Stalin’s show trials genuine, say bootlickers

Prominent Americans could even be found to defend Stalin’s show trials, which he used to terrorize Communist Party members into submission and to eliminate rivals. During this series of trials, prominent Communists confessed to treachery. People were coaxed into confessing by threats against their families.

There were those on the American Left who supported Stalin and vouched for the authenticity of the trials. In fact, some 150 Americans from the entertainment industry signed a statement in his support. The uS ambassador to the Soviet Union, Joseph Davies, insisted that the trials were genuine.

Yes, Soviet spies were a problem

Much has been learned since the collapse of the Soviet Union opened Soviet archives to Western scholars and the Venona Project files were declassified in 1995.

The Vernona files consisted of transcripts of thousands of Soviet intelligence messages that had been intercepted over 3 decades. Although only about 10% of the messages have been decoded, thanks to these files, we know that at least 350 Americans had secret relationships with Soviet intelligence.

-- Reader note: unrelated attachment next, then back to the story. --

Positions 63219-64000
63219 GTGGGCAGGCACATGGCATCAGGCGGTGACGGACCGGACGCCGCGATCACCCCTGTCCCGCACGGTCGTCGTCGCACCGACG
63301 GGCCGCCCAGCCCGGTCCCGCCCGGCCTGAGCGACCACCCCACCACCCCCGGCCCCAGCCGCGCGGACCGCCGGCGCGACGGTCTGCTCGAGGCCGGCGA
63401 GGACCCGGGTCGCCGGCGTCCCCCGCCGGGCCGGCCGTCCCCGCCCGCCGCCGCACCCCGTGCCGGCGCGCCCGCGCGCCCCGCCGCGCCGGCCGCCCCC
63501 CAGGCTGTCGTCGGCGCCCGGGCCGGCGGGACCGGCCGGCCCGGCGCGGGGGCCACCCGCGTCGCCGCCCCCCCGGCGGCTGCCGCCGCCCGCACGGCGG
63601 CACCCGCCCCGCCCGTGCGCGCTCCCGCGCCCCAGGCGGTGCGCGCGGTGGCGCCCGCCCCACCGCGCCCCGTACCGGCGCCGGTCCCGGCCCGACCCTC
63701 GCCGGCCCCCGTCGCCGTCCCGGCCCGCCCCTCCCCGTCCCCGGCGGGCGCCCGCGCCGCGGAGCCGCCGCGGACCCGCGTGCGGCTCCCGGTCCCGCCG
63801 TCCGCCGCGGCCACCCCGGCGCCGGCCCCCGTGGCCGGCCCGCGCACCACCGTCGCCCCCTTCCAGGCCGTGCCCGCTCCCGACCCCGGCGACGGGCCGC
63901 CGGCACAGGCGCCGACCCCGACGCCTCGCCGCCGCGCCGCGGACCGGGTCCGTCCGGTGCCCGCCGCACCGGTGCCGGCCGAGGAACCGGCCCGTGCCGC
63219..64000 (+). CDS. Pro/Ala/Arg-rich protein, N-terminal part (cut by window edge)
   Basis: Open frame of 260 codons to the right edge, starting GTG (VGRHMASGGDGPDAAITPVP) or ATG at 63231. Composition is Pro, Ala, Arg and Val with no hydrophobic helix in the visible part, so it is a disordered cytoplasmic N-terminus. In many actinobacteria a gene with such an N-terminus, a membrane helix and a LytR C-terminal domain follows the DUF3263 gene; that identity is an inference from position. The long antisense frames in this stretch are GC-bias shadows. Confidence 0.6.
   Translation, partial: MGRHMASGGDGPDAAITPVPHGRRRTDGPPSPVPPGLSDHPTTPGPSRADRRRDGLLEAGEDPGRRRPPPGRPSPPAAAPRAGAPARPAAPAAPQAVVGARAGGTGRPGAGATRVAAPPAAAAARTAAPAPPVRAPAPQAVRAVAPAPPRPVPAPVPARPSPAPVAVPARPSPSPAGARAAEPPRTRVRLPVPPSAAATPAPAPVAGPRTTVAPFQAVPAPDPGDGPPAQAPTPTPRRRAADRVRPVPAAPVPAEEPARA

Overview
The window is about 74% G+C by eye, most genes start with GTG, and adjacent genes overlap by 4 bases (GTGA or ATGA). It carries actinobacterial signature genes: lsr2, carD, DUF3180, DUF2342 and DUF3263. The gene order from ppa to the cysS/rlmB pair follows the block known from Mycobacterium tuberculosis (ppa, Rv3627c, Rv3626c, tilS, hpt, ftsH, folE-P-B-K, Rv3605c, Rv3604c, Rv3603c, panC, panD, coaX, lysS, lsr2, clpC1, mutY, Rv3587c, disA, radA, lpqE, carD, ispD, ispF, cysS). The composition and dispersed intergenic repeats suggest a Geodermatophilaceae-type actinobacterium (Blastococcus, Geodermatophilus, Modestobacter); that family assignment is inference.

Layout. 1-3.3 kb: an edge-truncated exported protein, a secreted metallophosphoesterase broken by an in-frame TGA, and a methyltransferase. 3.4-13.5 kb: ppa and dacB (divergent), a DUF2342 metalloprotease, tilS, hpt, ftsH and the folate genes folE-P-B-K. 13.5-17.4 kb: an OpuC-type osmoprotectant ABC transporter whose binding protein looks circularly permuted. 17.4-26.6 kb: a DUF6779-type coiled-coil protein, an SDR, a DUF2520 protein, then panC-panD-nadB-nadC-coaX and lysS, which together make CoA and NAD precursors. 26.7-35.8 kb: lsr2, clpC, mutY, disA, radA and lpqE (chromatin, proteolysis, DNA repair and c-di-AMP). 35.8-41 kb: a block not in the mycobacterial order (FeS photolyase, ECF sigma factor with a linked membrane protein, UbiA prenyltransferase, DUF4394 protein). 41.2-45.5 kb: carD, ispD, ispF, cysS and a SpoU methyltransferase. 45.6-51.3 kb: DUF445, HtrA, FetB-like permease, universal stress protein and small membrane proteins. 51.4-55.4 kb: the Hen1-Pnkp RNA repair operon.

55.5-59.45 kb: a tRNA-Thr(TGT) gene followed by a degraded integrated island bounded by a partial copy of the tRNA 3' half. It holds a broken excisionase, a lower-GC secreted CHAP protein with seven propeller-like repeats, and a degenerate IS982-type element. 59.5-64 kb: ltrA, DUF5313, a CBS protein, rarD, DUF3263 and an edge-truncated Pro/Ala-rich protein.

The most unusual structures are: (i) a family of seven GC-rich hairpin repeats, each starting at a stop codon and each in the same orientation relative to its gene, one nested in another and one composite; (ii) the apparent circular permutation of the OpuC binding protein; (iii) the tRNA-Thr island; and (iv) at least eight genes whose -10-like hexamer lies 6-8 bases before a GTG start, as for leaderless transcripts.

Some of these agents were in particularly sensitive and high-level positions. For example: Harry Dexter White was assistant secretary of the treasury and influential in the creation of the World Bank and the International Monetary Fund. Laurence Duggan coordinated relations with Latin America and Lauchlin Currie was FDR’s special assistant.

Joe McCarthy was a paranoid idiot, right?

Contrary to popular myth, Wisconsin senator Joseph McCarthy had noting to do with the investigations into Hollywood (which was carried out by the House of Representatives).

McCarthy was concerned exclusively with Communists in government. By the time he entered the scent, there was little doubt but what “uS officials whose job it was to guard against subversion took a strangely casual view of their assignment.” Repeated attempts to get government officials to act on the evidence of Soviet infiltration were ignored. The situation was so bad that the Senate Appropriations Committee observed in a confidential report that “It is evident that here is a deliberate calculated program being carried out…to protect Communist personnel in high places (and) reduce security and intelligence protection to a nullity.”

A mysterious cover-up

McCarthy investigated Amerasia, a small pro-Communist journal whose personnel included Soviet apologists. After considerable surveillance, the FBI arrested several journal staffers and three officials of the uS government—Andrew Roth, Emmanuel Larsen and John Service—who had supplied them with secret information.

  1. Edgar Hoover described the case as being “airtight.” The Justice Department began preparations to prosecute. But then, suddenly, Justice backed off. Only two of the defendants were fined—the others suffered no penalty at all.